British Embassy

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3100 Massachusetts Ave NW, Washington, DC 20008

In Advise and Consent:

“At Her Majesty’s Embassy out Massachusetts Avenue and at the French Embassy on Belmont Road, the nomination was also of some interest. Lord Maudulayne, pausing in a busy day to take a call from Kitty in New York, was advised that she had talked to Senator Fry, “and he sounds dreadfully amused about Bob Leffingwell.” Senator Wannamaker, though, she reported, did not, and it was likely there would be quite a fuss in the Senate about it, she gathered. She would be flying in with Celestine Barre at four thirty, and would he be good enough to call Raoul Barre at the French Embassy and tell him so?  Page i139

In Real Life:

In Advise and Consent, Allen Drury wrote the British Embassy was on Massachusetts Avenue. And it still is. In fact, the British Embassy was one of the first to throw up an Embassy on what was known as Millionaire’s Row.  The British built the Ambassador’s residence in 1928. It was designed to look like a British manor house – and a chancery. But by the 1950’s the chancery seemed to be bursting at the seams so the embassy began the construction of a new one. When Drury was writing wrote Advise and Consent the construction of a new bigger chancery was underway.  And the neighborhood had changed since the British opened the embassy. When the Great Depression hit – the wealthy on Millionaires Row offloaded their big houses. The upkeep of the mansions was so great only entire countries or big organizations could afford them. So the row got the new name – Embassy Row. Now ?? embassies dot the street.

I parked my car on Massachusetts Avenue and walked up the row enjoying the embassies along the way. It was a weekday morning and Washingtonians were rushing to work – zipping by me. I spotted the British Embassy by the flag embedded in the front lawn – and I walked up the slight hill past it to the guard gate. I don’t know what I was expecting – maybe I thought I could get in or something. The guard asked if I had an appointment. I said no – but – could he tell me if there were any tours today. He said no tours.  I wanted to ask if Lord Maudulayne was in but thought better of it. And then he told me – in an accent that had a little British hint to it –  to step back onto the sidewalk.  I walked away wishing I had planned a little better. I turned around and snapped off some pictures – just to show him I hadn’t given up – and wondered if he was going to come and get me.  He didn’t.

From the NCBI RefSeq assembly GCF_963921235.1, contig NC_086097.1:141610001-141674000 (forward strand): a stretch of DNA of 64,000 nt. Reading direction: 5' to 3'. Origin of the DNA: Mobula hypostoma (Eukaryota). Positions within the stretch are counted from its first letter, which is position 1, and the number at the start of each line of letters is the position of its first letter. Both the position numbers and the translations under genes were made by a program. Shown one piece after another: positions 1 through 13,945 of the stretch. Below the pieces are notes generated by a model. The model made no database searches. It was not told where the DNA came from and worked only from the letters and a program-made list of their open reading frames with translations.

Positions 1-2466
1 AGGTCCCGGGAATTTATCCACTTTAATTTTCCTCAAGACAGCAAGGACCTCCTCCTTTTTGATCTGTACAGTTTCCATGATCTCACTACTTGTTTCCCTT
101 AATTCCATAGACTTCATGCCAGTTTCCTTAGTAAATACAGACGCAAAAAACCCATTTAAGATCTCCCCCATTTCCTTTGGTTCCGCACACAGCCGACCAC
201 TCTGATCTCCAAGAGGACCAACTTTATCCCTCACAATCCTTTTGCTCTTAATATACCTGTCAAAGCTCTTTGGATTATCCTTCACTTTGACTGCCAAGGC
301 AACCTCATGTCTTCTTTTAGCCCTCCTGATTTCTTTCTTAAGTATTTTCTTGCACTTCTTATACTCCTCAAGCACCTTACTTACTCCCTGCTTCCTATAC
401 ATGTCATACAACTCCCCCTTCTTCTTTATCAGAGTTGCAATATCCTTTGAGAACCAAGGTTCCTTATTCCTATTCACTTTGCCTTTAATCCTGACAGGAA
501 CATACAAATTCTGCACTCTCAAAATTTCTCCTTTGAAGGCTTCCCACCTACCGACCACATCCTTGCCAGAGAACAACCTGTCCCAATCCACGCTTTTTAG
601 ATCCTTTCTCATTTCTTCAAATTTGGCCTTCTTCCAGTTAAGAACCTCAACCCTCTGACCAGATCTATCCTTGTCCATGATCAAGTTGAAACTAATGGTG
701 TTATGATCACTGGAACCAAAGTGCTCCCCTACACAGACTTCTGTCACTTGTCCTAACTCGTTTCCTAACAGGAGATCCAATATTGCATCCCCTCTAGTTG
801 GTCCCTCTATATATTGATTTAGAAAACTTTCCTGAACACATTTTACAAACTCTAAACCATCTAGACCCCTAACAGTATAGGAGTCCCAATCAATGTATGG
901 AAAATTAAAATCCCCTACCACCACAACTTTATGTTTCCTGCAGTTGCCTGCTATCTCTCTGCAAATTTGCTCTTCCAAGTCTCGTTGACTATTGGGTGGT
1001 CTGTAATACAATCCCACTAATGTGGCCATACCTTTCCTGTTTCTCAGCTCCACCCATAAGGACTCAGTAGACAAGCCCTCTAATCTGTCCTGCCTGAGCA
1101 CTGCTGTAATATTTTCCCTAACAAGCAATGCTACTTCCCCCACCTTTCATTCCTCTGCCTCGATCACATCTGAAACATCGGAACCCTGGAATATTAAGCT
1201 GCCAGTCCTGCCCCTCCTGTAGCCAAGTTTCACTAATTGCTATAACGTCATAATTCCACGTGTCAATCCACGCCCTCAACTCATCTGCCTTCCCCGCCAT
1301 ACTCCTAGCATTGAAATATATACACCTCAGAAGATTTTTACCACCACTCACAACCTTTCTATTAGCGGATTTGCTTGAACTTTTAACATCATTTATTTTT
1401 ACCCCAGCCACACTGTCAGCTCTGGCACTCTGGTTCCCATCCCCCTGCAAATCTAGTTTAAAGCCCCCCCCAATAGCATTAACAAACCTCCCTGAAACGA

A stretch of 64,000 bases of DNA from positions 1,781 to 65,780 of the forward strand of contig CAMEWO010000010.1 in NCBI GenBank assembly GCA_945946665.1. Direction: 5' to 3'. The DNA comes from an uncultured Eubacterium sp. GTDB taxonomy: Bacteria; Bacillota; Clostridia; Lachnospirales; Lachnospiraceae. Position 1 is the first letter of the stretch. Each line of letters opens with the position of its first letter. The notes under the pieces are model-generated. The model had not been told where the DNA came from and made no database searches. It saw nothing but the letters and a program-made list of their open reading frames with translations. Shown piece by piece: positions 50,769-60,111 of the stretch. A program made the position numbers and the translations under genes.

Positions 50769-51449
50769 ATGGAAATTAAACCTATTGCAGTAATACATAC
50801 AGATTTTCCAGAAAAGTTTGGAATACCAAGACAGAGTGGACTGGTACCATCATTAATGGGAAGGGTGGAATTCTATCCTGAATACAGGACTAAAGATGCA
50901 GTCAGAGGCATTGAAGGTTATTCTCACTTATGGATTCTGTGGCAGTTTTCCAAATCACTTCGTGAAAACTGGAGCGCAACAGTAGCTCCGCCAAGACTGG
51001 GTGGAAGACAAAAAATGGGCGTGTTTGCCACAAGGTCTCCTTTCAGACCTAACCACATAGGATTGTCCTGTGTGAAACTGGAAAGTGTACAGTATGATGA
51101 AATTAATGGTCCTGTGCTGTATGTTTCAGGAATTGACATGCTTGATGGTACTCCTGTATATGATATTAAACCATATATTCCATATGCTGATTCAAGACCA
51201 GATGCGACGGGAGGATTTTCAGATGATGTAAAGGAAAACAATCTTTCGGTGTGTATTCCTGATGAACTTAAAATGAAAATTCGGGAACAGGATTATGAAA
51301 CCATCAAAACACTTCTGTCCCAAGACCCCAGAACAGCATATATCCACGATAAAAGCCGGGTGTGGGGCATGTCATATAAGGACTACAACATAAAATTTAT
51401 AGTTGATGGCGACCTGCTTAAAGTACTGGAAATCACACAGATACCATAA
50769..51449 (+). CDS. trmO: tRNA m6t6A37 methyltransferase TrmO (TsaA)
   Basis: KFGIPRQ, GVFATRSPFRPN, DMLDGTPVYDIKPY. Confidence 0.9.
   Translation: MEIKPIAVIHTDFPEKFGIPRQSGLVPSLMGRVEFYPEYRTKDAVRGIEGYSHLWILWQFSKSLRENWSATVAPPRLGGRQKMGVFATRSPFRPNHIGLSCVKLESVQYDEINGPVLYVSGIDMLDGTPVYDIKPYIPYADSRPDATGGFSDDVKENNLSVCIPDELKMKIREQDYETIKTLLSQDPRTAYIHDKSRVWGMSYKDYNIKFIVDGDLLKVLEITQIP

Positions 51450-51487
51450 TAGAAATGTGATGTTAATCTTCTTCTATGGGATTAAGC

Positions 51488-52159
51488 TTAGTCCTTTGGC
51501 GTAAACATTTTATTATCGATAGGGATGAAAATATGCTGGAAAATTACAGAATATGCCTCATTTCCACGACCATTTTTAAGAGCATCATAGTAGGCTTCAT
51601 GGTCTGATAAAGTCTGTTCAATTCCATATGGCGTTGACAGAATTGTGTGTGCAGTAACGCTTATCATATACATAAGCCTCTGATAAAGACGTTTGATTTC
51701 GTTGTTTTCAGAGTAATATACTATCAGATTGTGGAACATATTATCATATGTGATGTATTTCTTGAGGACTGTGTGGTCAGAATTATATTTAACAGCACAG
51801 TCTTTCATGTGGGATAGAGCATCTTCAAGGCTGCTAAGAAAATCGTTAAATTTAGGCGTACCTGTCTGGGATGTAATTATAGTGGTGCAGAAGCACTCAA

So I didn’t get in but if you want to see inside you can watch this mildly bizarre video.  The best thing I learned from it was you can get into the embassy on a day in May – when many embassies are open for tours Embassy Row.  for tours.

Millionaires’ Row

The neighborhood of Massachusetts Avenue, which is now called Embassy Row, is a premier address of many prominent families in the 19th and 20th centuries. Huge mansions with many rooms were built by Washington’s political and social elites.

The Great Depression caused many homeowners in the area to sell their homes. Because they are huge residences with multiple rooms, they became ideal to be used as lodges for various social clubs and embassies. But not all embassies in Embassy Row used the previous mansions.

The United Kingdom built their own British Embassy in 1925, followed by the construction in 1930 of the Japanese Embassy. In the 1940s and early 1950s several chanceries and embassies moved to the area.

Some of the mansions that previously stood in other areas between Dupont Circle and Scott Circle were replaced with apartment and large office buildings. The neighborhood is now often referred to as Think Tank Row because of the number of think tanks that relocated there.

Related Post: 5 Reasons to Pur

The Great Depression caused many homeowners in the area to sell their homes. Because they are huge residences with multiple rooms, they became ideal to be used as lodges for various social clubs and embassies. But not all embassies in Embassy Row used the previous mansions.

The United Kingdom built their own British Embassy in 1925, followed by the construction in 1930 of the Japanese Embassy. In the 1940s and early 1950s several chanceries and embassies moved to the area.

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